“What we’re going through right now is a final phase of consumer testing at University of California, San Diego,” Grant Campany, Qualcomm Tricorder XPRIZE lead, told IFLScience. “Each team will undergo 39 separate consumer testing sessions, doing three separate sessions per disease condition.”
The team with the best performance across these 13 conditions will win the competition and scoop the prize.
“Our hard work is done, now it’s all Grant’s hard work that has to take over for the rest of the contest,” Basil Harris, team lead for the Final Frontier team, told IFLScience.
His team’s device is called DxtER, and uses an artificially intelligent (AI) algorithm to diagnose a patient. The device comes in separate parts, with a patient using different bits to check their health condition. An app on a phone or tablet then gives them their results.
“We rely heavily on non-invasive methods,” he said. “The design conceived by the contest is that it can be used in someone’s home.”
Final Frontier Medical Devices/XPRIZE
The other finalist, Dynamical Biomarkers Group, operates in a not too dissimilar fashion. It also uses an AI algorithm to diagnose patients, with its various components being stored in a single box with pull-out drawers. It also includes a blood and urine test kit (as does their rival finalist) and uses an app to display results.
“The potential for this technology is limitless,” Chung-Kang Peng, team lead for the Dynamical Biomarkers Group, told IFLScience. “For a family to own such a kit, it will be very helpful because you can gather a lot more information even before seeing a doctor.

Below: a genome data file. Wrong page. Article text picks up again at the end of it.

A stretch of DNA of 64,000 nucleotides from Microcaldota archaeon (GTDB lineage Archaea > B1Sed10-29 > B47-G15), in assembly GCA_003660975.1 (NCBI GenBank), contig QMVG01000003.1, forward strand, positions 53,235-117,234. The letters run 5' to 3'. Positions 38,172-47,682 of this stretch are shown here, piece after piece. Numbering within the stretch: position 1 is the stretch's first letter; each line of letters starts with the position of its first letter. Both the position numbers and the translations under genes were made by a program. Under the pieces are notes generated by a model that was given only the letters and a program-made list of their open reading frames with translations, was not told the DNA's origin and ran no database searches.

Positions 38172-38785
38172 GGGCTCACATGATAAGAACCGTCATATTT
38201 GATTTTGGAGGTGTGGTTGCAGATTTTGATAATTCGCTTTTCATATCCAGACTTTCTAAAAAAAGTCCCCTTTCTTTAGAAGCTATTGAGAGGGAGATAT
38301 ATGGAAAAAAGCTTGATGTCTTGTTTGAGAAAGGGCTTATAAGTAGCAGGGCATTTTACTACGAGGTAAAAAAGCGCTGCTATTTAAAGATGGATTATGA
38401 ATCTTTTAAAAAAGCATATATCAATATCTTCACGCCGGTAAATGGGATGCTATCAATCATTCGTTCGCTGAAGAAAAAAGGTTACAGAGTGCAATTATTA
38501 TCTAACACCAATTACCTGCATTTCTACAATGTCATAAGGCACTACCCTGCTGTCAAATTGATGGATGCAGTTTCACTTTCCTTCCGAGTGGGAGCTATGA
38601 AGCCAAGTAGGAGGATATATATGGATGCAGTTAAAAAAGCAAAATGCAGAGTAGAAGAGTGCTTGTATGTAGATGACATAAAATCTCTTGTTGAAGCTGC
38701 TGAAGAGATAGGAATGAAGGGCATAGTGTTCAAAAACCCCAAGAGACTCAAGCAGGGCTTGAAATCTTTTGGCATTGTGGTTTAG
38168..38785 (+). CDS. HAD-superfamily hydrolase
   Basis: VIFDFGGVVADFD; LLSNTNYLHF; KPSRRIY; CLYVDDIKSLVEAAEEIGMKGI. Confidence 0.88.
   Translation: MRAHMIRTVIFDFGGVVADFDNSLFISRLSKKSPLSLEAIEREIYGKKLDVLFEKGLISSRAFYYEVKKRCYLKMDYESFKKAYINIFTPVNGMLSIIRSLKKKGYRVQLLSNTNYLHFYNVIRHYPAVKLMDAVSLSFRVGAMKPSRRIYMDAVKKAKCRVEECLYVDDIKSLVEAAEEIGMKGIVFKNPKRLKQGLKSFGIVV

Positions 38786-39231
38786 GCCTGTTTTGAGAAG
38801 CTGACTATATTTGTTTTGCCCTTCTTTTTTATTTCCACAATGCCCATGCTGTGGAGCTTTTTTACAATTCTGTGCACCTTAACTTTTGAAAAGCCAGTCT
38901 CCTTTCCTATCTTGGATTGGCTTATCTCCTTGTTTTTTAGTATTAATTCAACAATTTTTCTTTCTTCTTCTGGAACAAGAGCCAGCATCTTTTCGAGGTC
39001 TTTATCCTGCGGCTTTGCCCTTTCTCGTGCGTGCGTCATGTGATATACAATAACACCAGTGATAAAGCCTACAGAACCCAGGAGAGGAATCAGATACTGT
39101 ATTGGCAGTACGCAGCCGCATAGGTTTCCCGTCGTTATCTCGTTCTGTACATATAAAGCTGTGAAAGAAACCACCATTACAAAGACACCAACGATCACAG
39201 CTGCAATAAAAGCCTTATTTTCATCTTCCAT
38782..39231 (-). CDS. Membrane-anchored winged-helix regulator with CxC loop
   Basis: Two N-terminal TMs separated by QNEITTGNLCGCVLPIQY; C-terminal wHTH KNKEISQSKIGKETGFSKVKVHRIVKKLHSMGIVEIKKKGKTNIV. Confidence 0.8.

“For our group, we’re thinking about areas that don’t have any healthcare infrastructure, like villages in China or India or Africa. So in those places, you could have a tricorder expert trained like a school teacher, and they can use this as medical care for the entire village.”
Dynamical Biomarkers Group/XPRIZE
The price point of the two devices echoes this idea, with Dynamical Biomarkers aiming for under $1,000, and Final Frontier aiming for around the $200 range. Once the competition is over, the next step will be to try and bring these products to market, which faces some regulatory hurdles from places like the Food and Drug Administration (FDA).
“It’s a new realm for the FDA and federal agencies around the world, to have a machine function as a doctor,” said Harris. “It’s going to be a multi-year challenge to get through the regulatory process.”
Considering the potential benefits, though, this is a remarkable competition that could revolutionize medical care in parts of the world. Now we’ll have to wait to see just how good the devices are, and whether we’re one step closer to a Star Trek-inspired future.